Seems simple, right? Matt Turck made us realize in 2012 that working with data is not straightforward. He has a yearly publication that tells the community how many tools are out there to work with data on many levels. For ingestion, acquisition, or streaming purposes, there are over 24 different applications to move data from outside your company into your desired repository. In my experience there’s no person in the world that can handle all 24 in-depth, but don’t worry, that is where the mindset part comes into play.
A Data Engineer, in this case, someone who is data-oriented, is someone who handles ETL/ELT (Extract Transform Load / Extract Load Transform) applications with a certain efficiency and can adapt to other tools in a short period of time.
Put your data in play
Nothing happens if your teams can’t see the data
Having a massive platform with tons of data is only useful if your business-oriented team members can see it. These teams are the ones able to relate core business data with the context, and it is very important for them to have the skills to pull data out in the proper way.
New skills for analytical people
When we started collecting that massive amount of data, it became more difficult to use on a day-to-day basis. In today’s world, spreadsheets may have a limitation on the amount of data an analyst needs to use, or the processing time is too slow. So which skills should you look for in a person to analyze your data?
- Working with spreadsheets (don’t get me wrong, it IS a basic skill for an analyst)
- Dashboarding (e.g., Tableau, Power BI)
With these skills, you will have an analyst who can talk to a Data Engineer and get better requirements for the data and show & tell skills, which will result in better information for you to make a decision.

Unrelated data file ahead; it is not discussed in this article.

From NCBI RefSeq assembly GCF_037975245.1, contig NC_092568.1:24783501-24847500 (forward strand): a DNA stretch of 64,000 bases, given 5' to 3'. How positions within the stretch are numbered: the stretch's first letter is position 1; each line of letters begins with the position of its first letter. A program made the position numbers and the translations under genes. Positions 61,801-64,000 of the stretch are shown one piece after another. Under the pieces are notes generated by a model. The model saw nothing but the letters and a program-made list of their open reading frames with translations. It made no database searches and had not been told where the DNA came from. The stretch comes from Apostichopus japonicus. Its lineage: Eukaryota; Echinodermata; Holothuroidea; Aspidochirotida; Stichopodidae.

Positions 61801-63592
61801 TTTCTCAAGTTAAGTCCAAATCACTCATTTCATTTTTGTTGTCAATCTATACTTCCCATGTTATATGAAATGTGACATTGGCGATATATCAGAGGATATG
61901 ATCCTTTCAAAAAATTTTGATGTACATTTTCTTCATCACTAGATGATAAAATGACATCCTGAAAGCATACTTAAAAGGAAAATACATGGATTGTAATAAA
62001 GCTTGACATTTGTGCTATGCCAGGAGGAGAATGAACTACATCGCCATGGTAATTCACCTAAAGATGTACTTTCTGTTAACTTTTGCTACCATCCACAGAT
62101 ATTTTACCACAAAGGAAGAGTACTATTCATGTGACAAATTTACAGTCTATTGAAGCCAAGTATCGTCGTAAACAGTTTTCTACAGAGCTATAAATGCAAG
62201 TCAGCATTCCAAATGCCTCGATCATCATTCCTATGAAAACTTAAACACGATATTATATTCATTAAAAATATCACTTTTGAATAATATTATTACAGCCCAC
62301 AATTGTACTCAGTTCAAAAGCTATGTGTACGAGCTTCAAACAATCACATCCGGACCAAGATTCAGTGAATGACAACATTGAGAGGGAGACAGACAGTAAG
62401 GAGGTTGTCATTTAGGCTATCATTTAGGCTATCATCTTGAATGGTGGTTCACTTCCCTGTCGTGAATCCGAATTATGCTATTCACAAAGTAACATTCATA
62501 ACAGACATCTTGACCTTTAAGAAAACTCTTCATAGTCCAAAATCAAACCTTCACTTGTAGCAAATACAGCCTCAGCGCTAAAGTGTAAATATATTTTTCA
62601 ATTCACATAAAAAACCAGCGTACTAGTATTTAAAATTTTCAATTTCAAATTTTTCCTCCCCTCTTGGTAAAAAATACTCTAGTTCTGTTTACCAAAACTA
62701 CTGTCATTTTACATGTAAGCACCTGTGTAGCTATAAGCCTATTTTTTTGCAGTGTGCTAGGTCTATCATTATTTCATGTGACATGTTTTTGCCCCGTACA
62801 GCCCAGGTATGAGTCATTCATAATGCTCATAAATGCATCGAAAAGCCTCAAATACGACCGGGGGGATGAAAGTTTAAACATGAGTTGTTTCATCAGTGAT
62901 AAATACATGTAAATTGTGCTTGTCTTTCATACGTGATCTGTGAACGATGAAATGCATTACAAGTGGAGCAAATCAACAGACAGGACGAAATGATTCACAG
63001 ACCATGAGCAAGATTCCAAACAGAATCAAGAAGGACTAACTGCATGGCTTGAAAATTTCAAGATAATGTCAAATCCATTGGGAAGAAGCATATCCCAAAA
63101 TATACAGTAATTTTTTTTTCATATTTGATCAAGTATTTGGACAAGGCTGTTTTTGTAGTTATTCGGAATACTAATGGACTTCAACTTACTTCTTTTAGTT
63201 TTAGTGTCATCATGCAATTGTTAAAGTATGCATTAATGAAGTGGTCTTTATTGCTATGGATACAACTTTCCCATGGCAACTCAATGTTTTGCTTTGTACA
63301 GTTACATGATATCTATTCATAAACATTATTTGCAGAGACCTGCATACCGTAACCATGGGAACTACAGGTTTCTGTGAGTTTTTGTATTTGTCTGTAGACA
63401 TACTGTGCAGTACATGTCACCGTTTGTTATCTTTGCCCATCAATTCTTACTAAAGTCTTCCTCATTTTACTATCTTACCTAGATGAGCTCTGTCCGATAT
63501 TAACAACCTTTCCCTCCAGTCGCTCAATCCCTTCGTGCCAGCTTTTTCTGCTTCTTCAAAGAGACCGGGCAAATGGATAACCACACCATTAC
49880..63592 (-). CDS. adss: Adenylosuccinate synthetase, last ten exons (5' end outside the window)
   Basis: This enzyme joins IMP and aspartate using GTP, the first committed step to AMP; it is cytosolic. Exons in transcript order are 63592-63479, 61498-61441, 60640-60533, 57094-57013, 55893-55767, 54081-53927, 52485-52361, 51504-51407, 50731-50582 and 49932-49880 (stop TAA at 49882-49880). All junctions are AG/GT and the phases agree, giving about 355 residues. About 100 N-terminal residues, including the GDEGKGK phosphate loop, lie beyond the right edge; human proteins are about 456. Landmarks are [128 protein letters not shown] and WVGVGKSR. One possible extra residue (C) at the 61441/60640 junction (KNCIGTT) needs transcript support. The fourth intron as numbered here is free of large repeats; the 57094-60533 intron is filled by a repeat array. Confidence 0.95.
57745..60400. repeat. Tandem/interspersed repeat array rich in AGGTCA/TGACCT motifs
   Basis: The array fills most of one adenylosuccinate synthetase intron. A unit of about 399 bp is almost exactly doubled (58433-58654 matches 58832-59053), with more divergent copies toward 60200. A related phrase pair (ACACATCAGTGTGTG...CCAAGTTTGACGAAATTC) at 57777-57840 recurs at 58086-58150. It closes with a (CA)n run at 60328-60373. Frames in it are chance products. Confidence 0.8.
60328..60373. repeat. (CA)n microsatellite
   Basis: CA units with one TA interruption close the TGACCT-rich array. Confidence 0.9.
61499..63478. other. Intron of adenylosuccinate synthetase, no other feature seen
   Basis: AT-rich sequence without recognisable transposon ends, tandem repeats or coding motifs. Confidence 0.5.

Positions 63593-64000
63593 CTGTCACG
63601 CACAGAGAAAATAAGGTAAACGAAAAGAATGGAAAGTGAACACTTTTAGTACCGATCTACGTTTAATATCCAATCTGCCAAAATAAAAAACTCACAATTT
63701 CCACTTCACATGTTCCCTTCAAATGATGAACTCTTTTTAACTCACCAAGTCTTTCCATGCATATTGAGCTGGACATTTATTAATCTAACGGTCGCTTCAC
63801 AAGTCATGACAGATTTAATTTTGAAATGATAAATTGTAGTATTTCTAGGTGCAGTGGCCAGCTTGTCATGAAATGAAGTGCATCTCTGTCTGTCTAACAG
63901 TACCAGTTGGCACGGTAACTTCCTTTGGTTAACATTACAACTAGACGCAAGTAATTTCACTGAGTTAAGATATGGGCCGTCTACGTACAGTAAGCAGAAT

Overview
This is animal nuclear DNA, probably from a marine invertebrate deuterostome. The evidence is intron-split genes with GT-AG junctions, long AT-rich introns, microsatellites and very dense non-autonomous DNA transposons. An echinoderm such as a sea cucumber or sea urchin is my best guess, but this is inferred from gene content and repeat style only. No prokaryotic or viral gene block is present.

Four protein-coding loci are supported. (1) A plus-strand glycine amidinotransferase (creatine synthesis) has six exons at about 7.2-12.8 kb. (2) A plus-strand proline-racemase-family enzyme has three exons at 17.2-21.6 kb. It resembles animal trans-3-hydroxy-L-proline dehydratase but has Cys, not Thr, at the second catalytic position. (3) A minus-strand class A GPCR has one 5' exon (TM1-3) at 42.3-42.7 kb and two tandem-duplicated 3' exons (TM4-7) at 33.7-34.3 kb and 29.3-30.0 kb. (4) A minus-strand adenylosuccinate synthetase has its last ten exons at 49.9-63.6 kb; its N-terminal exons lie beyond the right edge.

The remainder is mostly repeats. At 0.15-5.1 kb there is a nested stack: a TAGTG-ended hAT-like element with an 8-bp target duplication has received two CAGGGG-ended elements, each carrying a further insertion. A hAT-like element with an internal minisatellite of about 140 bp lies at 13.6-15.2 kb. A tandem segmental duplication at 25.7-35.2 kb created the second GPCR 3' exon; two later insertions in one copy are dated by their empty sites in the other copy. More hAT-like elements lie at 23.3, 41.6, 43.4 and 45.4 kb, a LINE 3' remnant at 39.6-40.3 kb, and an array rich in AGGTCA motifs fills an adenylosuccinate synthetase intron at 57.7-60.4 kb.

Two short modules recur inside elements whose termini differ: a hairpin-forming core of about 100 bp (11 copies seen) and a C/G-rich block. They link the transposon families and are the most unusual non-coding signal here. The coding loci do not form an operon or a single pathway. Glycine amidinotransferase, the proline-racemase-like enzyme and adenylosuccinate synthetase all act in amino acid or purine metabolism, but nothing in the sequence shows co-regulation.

Remember, from this stage, what you are looking for is to get data connected to your business, track your KPIs, and monitor your business performance.
Going deep into your data
Nothing better than good insight
Data is different from information, which is different from knowledge, which is different from wisdom. The more insights you produce using data and context, the closer you get to really understanding your business.
Skills for generating insights are difficult to find, mainly because the person creating it must know about your business. Another thing to understand is that in this stage, you are not looking for known outputs but for that missing piece to make a game-changing decision.
Insights should either change or strongly confirm your beliefs, another way is just another analysis. The hard part of coming up with good insights is to consider all possible variables and have outputs based on evidence without bias. If you are now thinking about research, science, and published papers, you are correct. This is the part where you need to be patient because there are no results in the short term or frequently.
The rise of Data Science
Of course, you will need Data Scientists in your team, which is not a surprise at this point (or in this year). You probably have seen a lot of skills required to hire this kind of role, but have you taken a look inside your organization? Most organizations have very analytical people with skills that might surprise you. Therefore, for skills required in this stage, here is a list:
- Business knowledge
- Mathematical background
- Coding skills (most common are Python or R)
You have probably already seen all but the last one of them. And ironically, it is probably the most important one, given that the person responsible needs to convince the people who make decisions to go one way or the other.
Putting things together
There is a lot to digest in this article, and since we are talking about data skills for making decisions, here is a takeaway for you to assemble your team.
- Basic bash scripting (Linux)
- Distributed platform experience such as Hadoop, Hive, NiFi, etc.
- Terraform/Serverless knowledge for Cloud deployments
- Coding experience (Python mostly Pandas, Numpy, Requests, Multiprocessing, PySpark, SQLAlchemy)
- ETL tools experience (NiFi, Pentaho, Alteryx, etc.)
- Strong SQL skills
- Python (Pandas, Numpy)
- Basic statistics skills
- Basic SQL skills
- Strong dashboarding (Tableu, Power BI, etc.)
- Python (Pandas, Numpy, Scikit Learn, NLTK, etc.)
- Strong mathematical skills
- Strong business knowledge
I hope you enjoyed reading, and see you in the next article!